The problem scope
It is common knowledge that researchers spend 80% – 90% of their time and effort finding and retrieving data and only 10% – 20% of their time actually using the data to answer science questions. The Geoscience Web Services (GeoWS) EarthCube Building Block will provide more uniform ways to discover, access, and use data from a variety of Earth science data centers. The GeoWS strategy is to promote the use of similar web services as methods of interacting with domain data centers, including solid earth, atmospheric and ocean sciences, that represent the largest sections of the National Science Foundation (NSF) GEO Directorate.
GeoWS services will provide a uniform interface to data by using similarly constructed URLs containing:
- a traditional directory structure
- standardized query parameters
The base URL for GeoWS compliant services at the IRIS DMC is
http://service.iris.edu/fdsnws. Specific services and versions can then be accessed at the URL
/<service-name>/<service-version>/. An example is the IRIS Event service, version 1 which is accessed at:
This URL can be followed by a series of parameters that provide constraints for the query. For timeseries data-related services this includes a
endtime in the ISO-8601 international standard format. Data is returned in
XML format by default, but GeoWS services also support easily understood (“human readable”) plain-text content.
The following URL represents a query resulting in a text listing of all events greater than magnitude 6.0 occurring in the last two months of 2014, ordered by time, using the IRIS Event service:
Other GeoWS partners have similar capabilities and are designed for easy “drop-in” to scripted languages such as Perl or Java, or command-line utilities like
Science Drivers and Governance
GeoWS data partners were selected to address a user scenario within geodynamics, augmented to illustrate that the concept could be extended to other disciplines supported by the NSF GEO Directorate. Two additional partners of GeoWS are have alternative sources of funding:
- other federal agencies (NGDC)
- non-US funding sources (WOVOdat)
GeoWS engages the community through a Science Advisory Committee who has many responsibilities, including testing the GeoWS capabilities when fully deployed.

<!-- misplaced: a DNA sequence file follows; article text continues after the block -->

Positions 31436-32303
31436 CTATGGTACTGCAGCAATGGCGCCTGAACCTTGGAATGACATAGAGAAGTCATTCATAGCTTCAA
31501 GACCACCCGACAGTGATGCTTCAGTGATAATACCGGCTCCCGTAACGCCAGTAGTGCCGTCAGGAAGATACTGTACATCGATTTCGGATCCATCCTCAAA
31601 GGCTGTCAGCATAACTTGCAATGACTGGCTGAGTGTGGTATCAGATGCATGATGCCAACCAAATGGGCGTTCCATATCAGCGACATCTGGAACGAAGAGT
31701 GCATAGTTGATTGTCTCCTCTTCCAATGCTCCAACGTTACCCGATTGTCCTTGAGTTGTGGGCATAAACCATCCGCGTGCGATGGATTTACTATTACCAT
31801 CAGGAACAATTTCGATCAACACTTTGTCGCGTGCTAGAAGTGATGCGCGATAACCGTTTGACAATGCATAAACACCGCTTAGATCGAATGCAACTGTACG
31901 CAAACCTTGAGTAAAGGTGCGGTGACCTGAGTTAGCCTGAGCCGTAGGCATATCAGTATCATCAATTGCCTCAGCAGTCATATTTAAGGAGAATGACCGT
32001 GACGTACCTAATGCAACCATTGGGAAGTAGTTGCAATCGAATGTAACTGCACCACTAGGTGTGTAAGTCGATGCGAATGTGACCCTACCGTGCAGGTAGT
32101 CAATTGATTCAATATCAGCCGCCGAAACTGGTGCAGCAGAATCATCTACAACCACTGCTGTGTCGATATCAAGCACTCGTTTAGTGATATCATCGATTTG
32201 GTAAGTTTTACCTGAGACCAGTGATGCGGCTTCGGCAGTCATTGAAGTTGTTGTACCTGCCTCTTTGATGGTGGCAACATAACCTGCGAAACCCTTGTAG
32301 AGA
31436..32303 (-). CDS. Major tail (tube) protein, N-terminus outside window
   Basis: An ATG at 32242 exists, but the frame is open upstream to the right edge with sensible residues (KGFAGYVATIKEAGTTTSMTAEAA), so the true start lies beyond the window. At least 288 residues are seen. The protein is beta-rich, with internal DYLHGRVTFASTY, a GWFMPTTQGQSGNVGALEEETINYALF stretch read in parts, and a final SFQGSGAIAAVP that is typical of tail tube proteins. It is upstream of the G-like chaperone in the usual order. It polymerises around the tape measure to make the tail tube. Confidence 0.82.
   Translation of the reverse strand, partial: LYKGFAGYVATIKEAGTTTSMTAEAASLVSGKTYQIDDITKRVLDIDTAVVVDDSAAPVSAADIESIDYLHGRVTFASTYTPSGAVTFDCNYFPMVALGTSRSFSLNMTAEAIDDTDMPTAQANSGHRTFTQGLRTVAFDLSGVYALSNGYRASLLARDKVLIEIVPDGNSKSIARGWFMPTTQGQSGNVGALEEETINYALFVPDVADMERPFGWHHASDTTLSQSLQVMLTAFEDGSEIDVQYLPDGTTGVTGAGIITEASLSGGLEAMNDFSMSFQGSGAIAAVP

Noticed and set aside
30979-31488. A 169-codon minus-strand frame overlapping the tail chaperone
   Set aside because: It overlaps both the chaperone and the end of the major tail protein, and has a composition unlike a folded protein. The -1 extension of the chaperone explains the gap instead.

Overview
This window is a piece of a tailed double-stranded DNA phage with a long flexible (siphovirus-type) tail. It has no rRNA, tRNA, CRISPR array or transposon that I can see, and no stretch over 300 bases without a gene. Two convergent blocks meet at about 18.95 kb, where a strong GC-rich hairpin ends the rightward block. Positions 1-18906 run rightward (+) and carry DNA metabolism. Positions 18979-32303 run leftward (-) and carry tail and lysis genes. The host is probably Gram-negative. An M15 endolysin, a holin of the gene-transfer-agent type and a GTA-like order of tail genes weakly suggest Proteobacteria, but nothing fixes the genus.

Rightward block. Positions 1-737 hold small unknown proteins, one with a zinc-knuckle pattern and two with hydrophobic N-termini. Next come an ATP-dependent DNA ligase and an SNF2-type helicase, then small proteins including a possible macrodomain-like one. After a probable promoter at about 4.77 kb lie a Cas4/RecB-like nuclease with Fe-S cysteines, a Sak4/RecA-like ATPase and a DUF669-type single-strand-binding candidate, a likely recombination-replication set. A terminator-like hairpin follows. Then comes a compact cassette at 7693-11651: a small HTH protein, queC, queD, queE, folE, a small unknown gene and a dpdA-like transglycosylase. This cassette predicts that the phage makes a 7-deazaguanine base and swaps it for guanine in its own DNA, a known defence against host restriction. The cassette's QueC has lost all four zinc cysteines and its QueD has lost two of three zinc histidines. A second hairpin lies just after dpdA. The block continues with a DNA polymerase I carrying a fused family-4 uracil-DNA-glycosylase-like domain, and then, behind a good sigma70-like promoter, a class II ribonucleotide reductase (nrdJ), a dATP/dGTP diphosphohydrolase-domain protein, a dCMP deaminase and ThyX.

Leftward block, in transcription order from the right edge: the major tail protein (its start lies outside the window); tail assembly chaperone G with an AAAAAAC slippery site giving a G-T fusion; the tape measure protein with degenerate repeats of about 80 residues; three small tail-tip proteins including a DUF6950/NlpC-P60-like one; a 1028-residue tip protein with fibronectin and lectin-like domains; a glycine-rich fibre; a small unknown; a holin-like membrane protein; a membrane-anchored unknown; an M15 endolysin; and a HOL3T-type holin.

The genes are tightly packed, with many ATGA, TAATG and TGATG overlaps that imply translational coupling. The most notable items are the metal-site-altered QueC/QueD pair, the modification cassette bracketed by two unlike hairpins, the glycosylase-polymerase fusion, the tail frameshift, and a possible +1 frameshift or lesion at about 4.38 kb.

Benefits to Scientists
The burden currently required to discover, access, and use data across multiple scientific domains will be significantly reduced. Additionally, GeoWS is working closely with two other EarthCube Building Block proposals:
- CINERGI Building Block – an EarthCube-wide registry of services
- BCube Building Block – a brokering capability and single-point-of-access portal for GeoWS data assets
The table below lists the data centers that comprise the GeoWS partnership.
|IEDA: Marine Geoscience Data System||Columbia University|
|Data Management Center||IRIS|
|Consortium of Universities for the Advancement of Hydrologic Science, Inc. (CUAHSI)||San Diego Supercomputer Center (SDSC)|
|Geodetic Data Center||UNAVCO|
|Unidata Atmospheric Sciences||UCAR|
Additionally GeoWS is directly implementing web services concepts at eight other locations:
|Data Center||Data Type(s)|
|National Ecological Observatory Network (NEON)||Ecological|
|National Geophysical Data Center (NGDC)||Various geophysical|
|Ocean Observatory Initiative (OOI)||Oceanographic|
|World Organization of Volcano Observatories Database (WOVOdat)||Volcanological|
|Global Geodynamics Project (GGP)||Superconducting Gravimeter|
|Pan American Center for Earth and Environmental Studies (PACES)||Gravity and Magnetic|
|University of Kansas||Structural Geology|
GeoWS is also supporting the developer of RAMADDA to incorporate GeoWS web services into the RAMADDA system where, in theory, any data collection can be managed.
This project is funded by the National Science Foundation under the EarthCube initiative through grant ICER-1343709.